Tuesday, December 25, 2007

Messing around with proofs of God

Robert Spaemann
If they are proofs in the strict sense then they must fail due to circular reasoning, and if they comply with the laws of logic then they are not proofs but simple definitions. Just look at this one, given by Robert Spaemann, chief philosopher of the Vatican: "Truth exists, therefore God exists." I have come across this "proof" yesterday in a newspaper interview with Spaemann. It is a classical example of begging the question: The premise assumes that God is a prerequisite of truth. We see that thruth exists. The conclusion that God exists has already been set as a premise which is a logical fallacy. In other words, Spaemann assumes that God exists. Then he says he is ready to answer the question whether God exists or not exists. He begs that question in order to "prove" that God exists.

Just the same with Anselm of Canterbury's ontological proof: "God is the greatest being that can be conceived. The idea that God exists is possible. If we imagine a God existing only in our minds and a God that exists in reality, the latter will always be conceived greater than the former. Thus, the greatest possible God is the one that exists in reality. Therefore, God must exist." Again, we see a premise that God is the greatest being that can be conceived. Then we are told that it is possible to conceive such a greatest being. The conclusion is the same as the premise: a greatest being.

I admit that I cannot follow all the logical and mathematical steps in the so-called "proofs of God". It somehow reminds me of these math tricks where you have to guess a number, then follow a set of mathematical operations given by the presenter and then he will tell you the number you have guessed. You do not see at first sight that the trick formula is constructed in a way that it puts out exactly what has been put in.

Muddling around with definitions

Another group of so-called "proofs" are no more than definitions. For instance, the following cosmological argument: "The Universe has begun with the Big Bang. Big Bang has happened in reality. Every event must have at least one cause. So there must be a cause that has made Big Bang happen and that has brought the Universe into existence. This cause must be greater than anything we can conceive. It must be God."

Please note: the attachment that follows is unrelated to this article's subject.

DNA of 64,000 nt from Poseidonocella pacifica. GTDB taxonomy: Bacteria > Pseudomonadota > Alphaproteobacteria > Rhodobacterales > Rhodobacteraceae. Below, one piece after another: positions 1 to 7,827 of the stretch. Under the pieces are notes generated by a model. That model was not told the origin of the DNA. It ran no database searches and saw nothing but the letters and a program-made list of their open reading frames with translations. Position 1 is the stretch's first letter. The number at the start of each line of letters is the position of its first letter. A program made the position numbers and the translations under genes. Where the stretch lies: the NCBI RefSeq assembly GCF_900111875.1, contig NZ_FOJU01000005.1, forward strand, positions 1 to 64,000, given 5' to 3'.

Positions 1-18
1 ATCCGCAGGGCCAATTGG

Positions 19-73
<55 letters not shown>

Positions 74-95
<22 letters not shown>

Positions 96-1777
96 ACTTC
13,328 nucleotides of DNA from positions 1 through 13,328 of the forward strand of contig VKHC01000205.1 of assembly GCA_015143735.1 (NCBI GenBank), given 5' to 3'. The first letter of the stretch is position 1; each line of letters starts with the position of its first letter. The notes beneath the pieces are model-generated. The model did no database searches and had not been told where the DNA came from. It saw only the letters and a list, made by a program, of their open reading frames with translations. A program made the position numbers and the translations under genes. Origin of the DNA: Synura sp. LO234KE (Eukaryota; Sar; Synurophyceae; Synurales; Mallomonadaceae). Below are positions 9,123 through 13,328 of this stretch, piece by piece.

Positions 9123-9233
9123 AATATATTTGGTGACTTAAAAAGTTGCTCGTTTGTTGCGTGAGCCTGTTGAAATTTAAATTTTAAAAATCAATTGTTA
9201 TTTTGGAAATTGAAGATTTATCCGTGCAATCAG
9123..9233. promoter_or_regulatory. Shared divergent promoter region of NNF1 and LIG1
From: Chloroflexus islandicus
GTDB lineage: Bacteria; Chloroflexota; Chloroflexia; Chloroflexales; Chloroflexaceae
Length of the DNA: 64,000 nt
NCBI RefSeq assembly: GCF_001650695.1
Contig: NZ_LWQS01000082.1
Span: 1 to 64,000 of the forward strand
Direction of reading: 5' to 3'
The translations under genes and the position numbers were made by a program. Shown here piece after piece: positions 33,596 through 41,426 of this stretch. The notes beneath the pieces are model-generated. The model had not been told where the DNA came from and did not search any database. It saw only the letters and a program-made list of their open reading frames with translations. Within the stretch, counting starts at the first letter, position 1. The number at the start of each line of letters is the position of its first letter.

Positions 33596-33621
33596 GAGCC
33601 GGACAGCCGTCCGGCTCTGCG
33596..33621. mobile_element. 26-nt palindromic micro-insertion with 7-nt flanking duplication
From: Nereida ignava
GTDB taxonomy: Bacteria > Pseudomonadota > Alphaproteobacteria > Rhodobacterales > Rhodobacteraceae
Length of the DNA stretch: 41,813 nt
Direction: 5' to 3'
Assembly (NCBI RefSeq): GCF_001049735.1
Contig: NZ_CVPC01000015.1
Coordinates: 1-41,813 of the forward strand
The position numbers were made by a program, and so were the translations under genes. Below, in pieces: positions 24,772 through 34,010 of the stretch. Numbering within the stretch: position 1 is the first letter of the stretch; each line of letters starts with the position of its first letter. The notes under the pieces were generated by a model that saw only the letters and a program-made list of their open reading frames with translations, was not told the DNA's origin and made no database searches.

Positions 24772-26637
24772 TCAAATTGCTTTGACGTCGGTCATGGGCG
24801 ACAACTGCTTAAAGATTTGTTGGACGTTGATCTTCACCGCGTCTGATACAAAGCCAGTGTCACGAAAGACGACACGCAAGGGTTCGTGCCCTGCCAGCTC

So far so good. I can agree with every word of the above statement, I only have to look very closely at the last word. If the above is a stand-alone statement and does not refer to any religion, it can be viewed as a definition of God: God is the entity that has fueled Big Bang, maybe it is the Energy per se, and as such a part of the whole Universe. This definition will lead to a sort of pantheism. I am a bit hesitant in using the word God for the Big Bang causing entity, because this entity has nothing to do with the following ideas:

  • a “consciousness" or "intelligence" of the entity,
  • the likelihood that resurrection from the death has ever occurred or will ever occur,
  • an immortal soul,
  • behaviour of human beings being judged by the entity,
  • the entity as source of the holy scriptures,
  • etc.
Selective pressure

In my humble opinion, the question of God is not a matter of cosmology or astrophysics but of human psychology and the way our brain works. Religion is a coping mechanism that has evolved with our brain, and its main function may be to overcome cognitive dissonance. One such dissonance is the confrontation with our own death. As long as we are alive we see that the Universe exists, and it is just impossible that it should not exist. After our death, from our point of view, the Universe will disappear because we no longer will be able to perceive it. But in reality, the Universe will continue to exist. This contradiction is hard to stand, thus our brain must find solutions to cope. One such solution may be believing in an immortal soul who still will be able to perceive the Universe.

My first post about the evolution of religion deals with some of the raw materials that build up religious behaviour: Dreaming as an everyday experience of a "second world" and the behaviour of children who, when scared, search the protection of their powerful parents.

Photo credit: Wikipedia

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